Hallowed Ground: The Landscape Restoration and Maintenance of Gettysburg National Military Park

By Kmitta, John | Landscape & Irrigation, May-June 2013 | Go to article overview

Hallowed Ground: The Landscape Restoration and Maintenance of Gettysburg National Military Park


Kmitta, John, Landscape & Irrigation


Since 1863, nature and human development have changed the appearance of the landscape and historic battlefields at Gettysburg National Military Park (NMP). Now, as the 150th anniversary of that historic battle draws near, Gettysburg NMP staff members share their insights into the ongoing efforts to preserve the topographic, landscape and cultural features that were significant to the outcome of the battle.

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The battlefield is now a vast national park, and the landscape is a mosaic of woodlands and woodlots, agricultural fields, pasture-lands and intermittent streams. And although most of the landscape is natural, it still needs maintenance.

For example, fields that have not been farmed during the past 65-plus years have become forests. While some vegetation features (thickets, woodlots and woodlands) were removed by man over the years, others were overgrown by nature, becoming dense and containing many non-native species. In addition, some historic fields, pastures and other open areas are covered by non-historic vegetation.

In 1999, the Gettysburg NMP General Management Plan/Environmental Impact Statement (GMP/EIS) was approved, outlining goals for rehabilitating the 1863 cultural and natural features that impacted the battle.

"Battlefield Rehabilitation is a multi-year project to return major battle action areas on the Gettysburg battlefield to their appearance at the time of the Battle of Gettysburg in 1863, and to help the public better understand the soldier's experiences on the battlefield," said Katie Lawhon, management assistant, Gettysburg NMP. "The project includes removal of non-historic trees, but also the planting of trees, maintaining historic woodlots, planting historic orchards, building fences, and more."

Obtaining historical accuracy

The initial challenge was to understand the historic landscapes of the 1863 battle, and how those landscapes had changed throughout the years.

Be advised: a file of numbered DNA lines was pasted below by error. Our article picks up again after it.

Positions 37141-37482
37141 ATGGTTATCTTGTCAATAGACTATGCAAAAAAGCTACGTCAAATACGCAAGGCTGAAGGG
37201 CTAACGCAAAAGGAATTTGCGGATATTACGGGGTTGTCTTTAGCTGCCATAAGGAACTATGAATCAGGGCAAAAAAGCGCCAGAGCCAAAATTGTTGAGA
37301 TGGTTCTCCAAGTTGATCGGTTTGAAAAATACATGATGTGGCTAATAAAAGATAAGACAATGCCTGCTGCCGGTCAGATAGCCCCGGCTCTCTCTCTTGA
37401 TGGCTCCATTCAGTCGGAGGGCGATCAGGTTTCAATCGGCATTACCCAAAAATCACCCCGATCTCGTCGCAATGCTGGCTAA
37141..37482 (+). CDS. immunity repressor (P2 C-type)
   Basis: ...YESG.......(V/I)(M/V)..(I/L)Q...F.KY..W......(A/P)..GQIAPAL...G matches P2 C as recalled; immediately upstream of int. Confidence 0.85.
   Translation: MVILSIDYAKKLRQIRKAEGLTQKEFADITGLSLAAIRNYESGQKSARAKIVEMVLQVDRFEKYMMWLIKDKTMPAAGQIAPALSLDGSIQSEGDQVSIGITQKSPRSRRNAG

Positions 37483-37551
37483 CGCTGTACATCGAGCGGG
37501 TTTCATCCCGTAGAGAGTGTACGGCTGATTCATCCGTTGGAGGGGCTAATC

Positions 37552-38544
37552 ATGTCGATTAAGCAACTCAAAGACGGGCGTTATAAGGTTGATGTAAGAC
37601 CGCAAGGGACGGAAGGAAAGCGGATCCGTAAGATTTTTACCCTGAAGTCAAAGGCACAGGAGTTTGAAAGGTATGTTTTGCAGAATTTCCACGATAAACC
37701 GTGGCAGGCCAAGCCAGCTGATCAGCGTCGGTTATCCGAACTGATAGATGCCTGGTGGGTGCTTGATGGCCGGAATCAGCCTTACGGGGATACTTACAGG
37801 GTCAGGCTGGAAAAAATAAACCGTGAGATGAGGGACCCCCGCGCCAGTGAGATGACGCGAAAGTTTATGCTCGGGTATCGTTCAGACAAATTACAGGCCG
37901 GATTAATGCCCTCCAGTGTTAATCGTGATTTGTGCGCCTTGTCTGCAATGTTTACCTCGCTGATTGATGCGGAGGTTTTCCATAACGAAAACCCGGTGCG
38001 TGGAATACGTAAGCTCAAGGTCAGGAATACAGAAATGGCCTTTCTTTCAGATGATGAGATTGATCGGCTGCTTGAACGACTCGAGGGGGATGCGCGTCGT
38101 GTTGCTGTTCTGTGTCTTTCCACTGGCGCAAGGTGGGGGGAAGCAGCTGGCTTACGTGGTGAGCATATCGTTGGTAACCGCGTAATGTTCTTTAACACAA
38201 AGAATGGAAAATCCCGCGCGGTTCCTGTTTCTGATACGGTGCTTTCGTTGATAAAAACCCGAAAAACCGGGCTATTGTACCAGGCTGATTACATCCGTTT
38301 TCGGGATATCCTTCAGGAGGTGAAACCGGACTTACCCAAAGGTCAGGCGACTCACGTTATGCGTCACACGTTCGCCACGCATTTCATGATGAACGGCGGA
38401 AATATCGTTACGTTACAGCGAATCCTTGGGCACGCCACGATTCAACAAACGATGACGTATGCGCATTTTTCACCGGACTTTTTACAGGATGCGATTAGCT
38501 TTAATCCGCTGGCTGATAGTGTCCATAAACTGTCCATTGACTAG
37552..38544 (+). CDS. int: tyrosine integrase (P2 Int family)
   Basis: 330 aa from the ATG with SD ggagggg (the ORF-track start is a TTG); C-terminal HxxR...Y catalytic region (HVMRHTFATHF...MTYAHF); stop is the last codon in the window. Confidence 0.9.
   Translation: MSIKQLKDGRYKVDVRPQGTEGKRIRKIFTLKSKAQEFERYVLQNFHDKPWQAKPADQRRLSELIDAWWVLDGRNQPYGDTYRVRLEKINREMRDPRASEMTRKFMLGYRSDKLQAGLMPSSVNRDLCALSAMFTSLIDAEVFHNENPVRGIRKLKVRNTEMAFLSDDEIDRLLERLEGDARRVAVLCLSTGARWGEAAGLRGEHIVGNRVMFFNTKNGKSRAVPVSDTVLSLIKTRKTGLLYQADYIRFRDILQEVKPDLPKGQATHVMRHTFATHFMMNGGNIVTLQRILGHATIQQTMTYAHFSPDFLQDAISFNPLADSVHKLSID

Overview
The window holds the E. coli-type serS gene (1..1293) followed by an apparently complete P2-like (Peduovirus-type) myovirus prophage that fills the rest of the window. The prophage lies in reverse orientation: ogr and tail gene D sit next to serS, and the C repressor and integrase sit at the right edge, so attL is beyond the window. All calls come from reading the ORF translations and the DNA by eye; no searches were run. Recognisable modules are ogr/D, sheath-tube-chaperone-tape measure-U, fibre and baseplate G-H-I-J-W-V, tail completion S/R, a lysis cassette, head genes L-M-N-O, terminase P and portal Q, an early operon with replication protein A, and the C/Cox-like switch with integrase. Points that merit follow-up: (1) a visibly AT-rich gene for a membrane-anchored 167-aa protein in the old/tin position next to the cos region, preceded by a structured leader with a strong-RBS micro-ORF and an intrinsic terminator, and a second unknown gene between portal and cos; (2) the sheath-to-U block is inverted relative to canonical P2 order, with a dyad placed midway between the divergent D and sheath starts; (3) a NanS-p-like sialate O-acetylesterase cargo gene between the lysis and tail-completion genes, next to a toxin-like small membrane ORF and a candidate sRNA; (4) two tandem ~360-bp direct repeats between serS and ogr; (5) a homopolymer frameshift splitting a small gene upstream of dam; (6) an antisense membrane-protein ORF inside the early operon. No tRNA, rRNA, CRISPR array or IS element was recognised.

According to Lawhon, historians developed a history of the park landscapes and a set of historical base maps that documented the park's landscape and built features. Those maps were based upon extensive research, including park archival materials, library records, historic photographs and sketches, maps, and--more recently--aerial photographs. The most important mapping resources were Department of War and Gettysburg Battlefield Memorial Association maps prepared in 1863, 1868 and 1872, as well as other maps developed by the War Department and the National Park Service (NPS) that document conditions at various times. Each set of information gathered was mapped on base maps at a common scale, and the maps were then digitized. By comparing the maps, it was possible to see how the battlefield landscape features had changed, and estimate the extent of the changes.

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The next step was to determine which of the natural, manmade and topographic features were significant to the outcome of the battle.

"Using military terrain analysis, the entire battlefield was examined for characteristics such as key terrain, observation and fields of fire, cover and concealment, obstacles (both natural and manmade), and avenues of approach," said Lawhon.

According to Lawhon, it was then a matter of determining which features were significant to the fighting of the battle. The battle action for each day of the battle was studied by reviewing official maps, War Department after-action reports written by officers of the various units that participated in the battle, letters from soldiers, diaries, and newspaper accounts.

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According to the NPS, the resulting battle action maps for each day showed where troops were positioned, where they moved, and where on the field they were engaged.

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